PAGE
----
Some studies show colloidal silver slows viral growth and sometimes eradicates it. That’s because bacteria can’t utilize oxygen when a silver ion embeds itself in the cell wall. Therefore, the bacteria die.
Some people take a teaspoon of colloidal silver per day, internally, or use it topically. The intent is to support their immune system, prevent illness, and hasten healing. Some people take it only when they are sick providing much anecdotal evidence of how it has benefited them, either as a cure or just offering some relief.
However, as with any medicine, its use must be approached from a place of knowledge and thoughtful intention.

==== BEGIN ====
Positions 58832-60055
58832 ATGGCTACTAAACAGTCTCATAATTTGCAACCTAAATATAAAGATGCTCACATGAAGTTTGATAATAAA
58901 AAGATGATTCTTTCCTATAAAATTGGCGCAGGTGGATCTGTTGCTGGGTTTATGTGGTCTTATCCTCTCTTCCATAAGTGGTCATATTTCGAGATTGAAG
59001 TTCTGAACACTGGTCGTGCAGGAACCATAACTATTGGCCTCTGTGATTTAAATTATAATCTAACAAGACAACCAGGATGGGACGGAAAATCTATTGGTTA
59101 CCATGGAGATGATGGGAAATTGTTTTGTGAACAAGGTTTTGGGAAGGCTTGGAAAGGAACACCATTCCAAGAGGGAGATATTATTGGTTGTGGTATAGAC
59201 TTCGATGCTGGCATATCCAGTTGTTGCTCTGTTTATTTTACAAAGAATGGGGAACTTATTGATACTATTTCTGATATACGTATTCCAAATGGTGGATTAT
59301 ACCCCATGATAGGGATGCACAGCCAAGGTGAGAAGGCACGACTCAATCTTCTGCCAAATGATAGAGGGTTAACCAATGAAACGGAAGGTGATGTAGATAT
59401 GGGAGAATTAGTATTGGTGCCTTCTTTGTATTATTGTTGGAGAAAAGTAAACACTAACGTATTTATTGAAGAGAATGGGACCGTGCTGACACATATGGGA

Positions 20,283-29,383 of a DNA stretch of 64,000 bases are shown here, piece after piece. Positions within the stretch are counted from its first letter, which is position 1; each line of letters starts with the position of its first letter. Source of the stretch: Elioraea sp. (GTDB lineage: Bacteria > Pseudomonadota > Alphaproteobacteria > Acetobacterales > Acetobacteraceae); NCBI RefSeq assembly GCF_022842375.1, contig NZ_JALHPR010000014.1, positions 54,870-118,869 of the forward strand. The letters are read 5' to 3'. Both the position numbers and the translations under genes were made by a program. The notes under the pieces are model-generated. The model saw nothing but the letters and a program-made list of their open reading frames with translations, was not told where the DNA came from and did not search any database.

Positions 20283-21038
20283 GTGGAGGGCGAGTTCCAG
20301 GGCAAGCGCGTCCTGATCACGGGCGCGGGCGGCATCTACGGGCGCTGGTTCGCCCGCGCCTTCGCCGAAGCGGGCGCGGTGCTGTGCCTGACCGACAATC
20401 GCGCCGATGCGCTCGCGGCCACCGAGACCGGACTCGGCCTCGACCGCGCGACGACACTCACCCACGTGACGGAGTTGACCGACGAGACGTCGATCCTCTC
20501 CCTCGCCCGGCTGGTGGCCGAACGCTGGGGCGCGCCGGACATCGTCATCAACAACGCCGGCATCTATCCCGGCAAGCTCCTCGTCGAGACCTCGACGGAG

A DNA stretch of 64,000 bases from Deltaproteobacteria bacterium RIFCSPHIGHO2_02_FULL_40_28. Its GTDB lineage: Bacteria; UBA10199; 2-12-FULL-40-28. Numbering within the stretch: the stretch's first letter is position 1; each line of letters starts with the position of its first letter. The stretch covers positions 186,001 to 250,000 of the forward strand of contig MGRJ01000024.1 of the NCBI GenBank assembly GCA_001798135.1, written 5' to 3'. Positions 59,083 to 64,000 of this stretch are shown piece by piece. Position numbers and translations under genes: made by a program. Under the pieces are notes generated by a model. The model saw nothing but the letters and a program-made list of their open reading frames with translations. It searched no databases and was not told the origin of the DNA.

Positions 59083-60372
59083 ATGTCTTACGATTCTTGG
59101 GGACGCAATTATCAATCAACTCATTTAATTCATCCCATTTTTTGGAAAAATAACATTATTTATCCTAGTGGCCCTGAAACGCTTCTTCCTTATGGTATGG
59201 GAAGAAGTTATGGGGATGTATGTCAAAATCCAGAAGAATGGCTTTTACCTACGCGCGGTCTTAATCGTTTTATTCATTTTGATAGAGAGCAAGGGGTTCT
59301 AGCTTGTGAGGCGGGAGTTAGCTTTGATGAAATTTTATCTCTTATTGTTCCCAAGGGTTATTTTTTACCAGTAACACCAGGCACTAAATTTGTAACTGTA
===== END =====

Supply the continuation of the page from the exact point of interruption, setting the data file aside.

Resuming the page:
What are the cons of colloidal silver?
On the flip side, misuse can cause serious side effects such as:
- neurological damage,
- liver and kidney damage,
- permanent skin conditions,
- and the poor absorption of some drugs.
Let’s look at those last two for a moment, as they seem to be the most common concerns.
Can colloidal silver turn you blue?
Let’s just address that right off.
If misused, it can discolor the skin. Some will tell you that it turns the skin blue.
It’s actually more of a bluish-gray color. However, if you ingest too much silver over a long enough time, you can develop argyria. It’s skin discoloration that’s permanent and irreversible.
The lesson here?
Everything in moderation. If one teaspoon of 10 ppm (parts per million) is recommended, don’t drink a pint.
How will it affect prescription drugs?
Colloidal silver decreases the effectiveness of some medications by interfering with their absorption. Thyroxine, for thyroid deficiencies, is one example.